in march my father was diagnosed with cancer. he has since began taking treatments that are poisoning his body in a controlled manner (“chemotherapy”) in hopes that the cancer will go away. so far things are going well. whenever i speak to him on the phone he is more often than not in good spirits and ready to move forward with whatever it was he was going to do anyway. he has many platforms to share how the lord is sustaining him and how he is able to rest and trust in him.

as christians we are often charged by non-believers and skeptics with using our faith as a “crutch”- something to cling to when there is no hope.

“if god is a good god, then whey did he let your dad get cancer?” they might say to me. or “if your god couldn’t keep your dad from getting cancer, who says he can make it go away?”

these questions makes sense only if our view of god is one in which he is not completely sovereign, not completely powerful, and not completely in control. with out sin dimmed eyes and minds when we reach the end of our ability to reason and depend on our own conclusions rather than what the truth of god’s word teaches us, then we can easily find ourselves crumbling under the weight of these questions.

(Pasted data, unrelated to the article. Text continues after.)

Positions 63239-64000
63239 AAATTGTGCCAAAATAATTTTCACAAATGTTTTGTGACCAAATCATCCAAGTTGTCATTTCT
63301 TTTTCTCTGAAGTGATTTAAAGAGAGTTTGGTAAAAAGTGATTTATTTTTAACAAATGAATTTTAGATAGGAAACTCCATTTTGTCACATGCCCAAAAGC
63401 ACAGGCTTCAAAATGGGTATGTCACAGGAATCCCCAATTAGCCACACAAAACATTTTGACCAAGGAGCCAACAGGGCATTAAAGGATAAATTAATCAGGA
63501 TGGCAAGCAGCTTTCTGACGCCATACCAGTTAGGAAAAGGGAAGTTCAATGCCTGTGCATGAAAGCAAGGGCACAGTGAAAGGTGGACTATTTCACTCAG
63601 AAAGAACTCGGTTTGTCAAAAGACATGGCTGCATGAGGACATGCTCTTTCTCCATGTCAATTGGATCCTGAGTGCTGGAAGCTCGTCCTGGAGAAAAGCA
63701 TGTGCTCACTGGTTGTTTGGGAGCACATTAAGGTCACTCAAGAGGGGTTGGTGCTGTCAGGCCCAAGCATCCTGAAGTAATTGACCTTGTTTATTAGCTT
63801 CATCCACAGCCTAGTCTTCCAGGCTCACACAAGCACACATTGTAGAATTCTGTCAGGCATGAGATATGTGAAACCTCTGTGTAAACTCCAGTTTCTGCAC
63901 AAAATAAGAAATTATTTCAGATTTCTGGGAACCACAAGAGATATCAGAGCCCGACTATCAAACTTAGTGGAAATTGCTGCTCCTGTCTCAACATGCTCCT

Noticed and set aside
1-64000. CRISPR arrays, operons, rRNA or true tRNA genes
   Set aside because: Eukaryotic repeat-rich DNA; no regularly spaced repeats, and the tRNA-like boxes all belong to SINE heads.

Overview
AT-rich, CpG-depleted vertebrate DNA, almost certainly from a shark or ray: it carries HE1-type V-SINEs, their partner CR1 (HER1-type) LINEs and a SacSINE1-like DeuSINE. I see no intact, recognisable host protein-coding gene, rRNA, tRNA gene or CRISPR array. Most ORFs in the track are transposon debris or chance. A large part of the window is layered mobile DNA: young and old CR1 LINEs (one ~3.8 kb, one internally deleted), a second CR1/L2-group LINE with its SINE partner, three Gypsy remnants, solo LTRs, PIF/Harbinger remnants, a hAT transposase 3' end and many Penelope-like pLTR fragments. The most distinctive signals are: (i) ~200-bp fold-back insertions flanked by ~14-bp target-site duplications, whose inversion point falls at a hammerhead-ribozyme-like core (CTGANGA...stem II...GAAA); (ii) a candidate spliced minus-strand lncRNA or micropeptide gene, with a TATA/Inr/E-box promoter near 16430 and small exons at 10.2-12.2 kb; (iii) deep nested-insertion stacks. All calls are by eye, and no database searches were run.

but scripture does tell us that god is completely sovereign, powerful, and in control at all times. so when we do not understand how or why certain things happen (or don’t happen), we do not have to rely on our ability to “figure it out”, but on the character of god himself who tells us that he is completely in control of all things.

what does this have to do with my dad and the questions above? how is our faith not simply a crutch? i pray for my dad everyday and i know countless other people are as well. but our prayer is not simply a “crutch” to cling to because we have nothing else to do. we are praying to the one true god who is at all times sovereign, in control, and absolutely powerful in every circumstance…

“God is not like a firefighter who gets calls to show up at calamities when the damage is already happening. He is more like a surgeon who plans the cutting he must do and plans it for good purposes. Without the confidence that God rules over the beginning of our troubles, it is hard to believe that He could rule over their end. If we deny God His power and wisdom to govern the arrival of our pain, why should we think we can trust Him with its departure?”
                                                                                   -pastor john piper
                                                                               diagnosed with cancer
                                                                                     january, 2006